Government of Canada Announces Historic Investment to Transform and Revitalize the National Arts Centre


The Honourable John Baird, Member of Parliament (Ottawa West–Nepean), and the Honourable Shelly Glover, Minister of Canadian Heritage and Official Languages, today announced that the Government of Canada will invest $110.5 million for the architectural renewal of the National Arts Centre (NAC). This is part of the $5.8 billion investment previously announced by Prime Minister Stephen Harper on November 24 to continue to build and renew infrastructure across the country.

Situated in the heart of the nation’s capital, the renewed NAC will include improved performance spaces, public areas for education and events, full accessibility for people with mobility challenges, and a magnificent glass atrium and entrance.

The overarching vision of the project is to transform the NAC into a world-class facility that is welcoming and inviting, and that proudly symbolizes the excellence of the performing arts in Canada. The NAC aims to welcome visitors through its renewed entrance by 2017, and to complete most of the project by the end of that year.

Quick Facts

  • Opened in 1969 as a centennial project and designated a national historic site of Canada in 2006, the National Arts Centre welcomes more than 1.2 million visitors each year .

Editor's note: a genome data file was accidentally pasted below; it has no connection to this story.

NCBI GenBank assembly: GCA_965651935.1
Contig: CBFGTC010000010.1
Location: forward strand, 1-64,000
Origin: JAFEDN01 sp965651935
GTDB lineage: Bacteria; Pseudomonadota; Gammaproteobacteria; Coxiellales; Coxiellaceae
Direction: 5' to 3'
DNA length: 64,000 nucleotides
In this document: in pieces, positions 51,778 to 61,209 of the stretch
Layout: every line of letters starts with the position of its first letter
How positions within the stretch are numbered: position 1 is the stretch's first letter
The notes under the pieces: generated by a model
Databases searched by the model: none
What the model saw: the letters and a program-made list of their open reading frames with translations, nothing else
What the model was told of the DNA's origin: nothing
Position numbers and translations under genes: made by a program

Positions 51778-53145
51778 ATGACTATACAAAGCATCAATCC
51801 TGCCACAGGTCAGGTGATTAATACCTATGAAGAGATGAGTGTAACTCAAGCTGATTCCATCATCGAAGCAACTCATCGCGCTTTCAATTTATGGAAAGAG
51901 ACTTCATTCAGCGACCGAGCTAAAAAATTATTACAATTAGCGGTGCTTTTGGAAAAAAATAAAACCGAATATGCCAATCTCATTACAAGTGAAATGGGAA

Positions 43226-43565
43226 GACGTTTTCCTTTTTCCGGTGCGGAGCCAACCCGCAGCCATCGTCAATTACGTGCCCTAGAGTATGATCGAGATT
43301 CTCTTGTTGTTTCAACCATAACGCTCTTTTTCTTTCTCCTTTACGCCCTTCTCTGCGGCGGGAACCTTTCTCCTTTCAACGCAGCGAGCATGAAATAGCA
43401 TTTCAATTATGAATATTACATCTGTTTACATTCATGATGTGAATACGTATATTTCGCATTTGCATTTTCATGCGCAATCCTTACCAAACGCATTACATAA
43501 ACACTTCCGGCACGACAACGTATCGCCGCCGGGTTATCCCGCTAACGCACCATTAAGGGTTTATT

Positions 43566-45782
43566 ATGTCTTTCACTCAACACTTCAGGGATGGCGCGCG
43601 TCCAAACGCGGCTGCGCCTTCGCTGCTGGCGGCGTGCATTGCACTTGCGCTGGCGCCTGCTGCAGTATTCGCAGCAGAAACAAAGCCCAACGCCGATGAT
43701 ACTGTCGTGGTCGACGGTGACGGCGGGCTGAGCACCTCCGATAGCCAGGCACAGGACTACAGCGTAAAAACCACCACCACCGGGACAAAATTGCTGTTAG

• The NAC is Canada’s only multidisciplinary, bilingual performing arts centre. It has a mandate to work not only in the National Capital Region, but also with artists and arts organizations across Canada to build a national stage for the performing arts everywhere. It presents more than 1,300 shows a year, including the Governor General’s Performing Arts Awards.
  • The NAC showcases Canadian artists through its biennial Scene festivals. These shine a national spotlight on established and emerging artists from different regions of the country, and will culminate with Canada Scene in 2017.
  • Over the past decade, the NAC Foundation has raised more than $80 million to support performance, creation and learning.
  • Arts, culture and heritage represent close to $50 billion in the Canadian economy and over 647,000 jobs across the country.
  • The new infrastructure investments of $5.8 billion announced on November 24 will lead to improvements in border infrastructure, federal laboratories and research facilities, museums, national historic sites, on-reserve schools, parks and marine conservation areas, ships, small craft harbours, transportation assets, and other federal buildings and assets. The new investment will help modernize and repair important infrastructure assets, create jobs, support services to Canadians and contribute to Canada’s long-term economic prosperity.

OttawaStart Staff


1 Response

  1. Tamar Gans says:

    being disabled i find that Ottawa is not a friendly city for the disabled i know that the NAC is being renovated but i did not notice any benefits for me the front entry was emphasized but what about all the stairs, no accessible washrooms and many other features that people with disabilities know are lacking
    before you applaud yourselves ask people what they need if you are not living it you do not know what is needed

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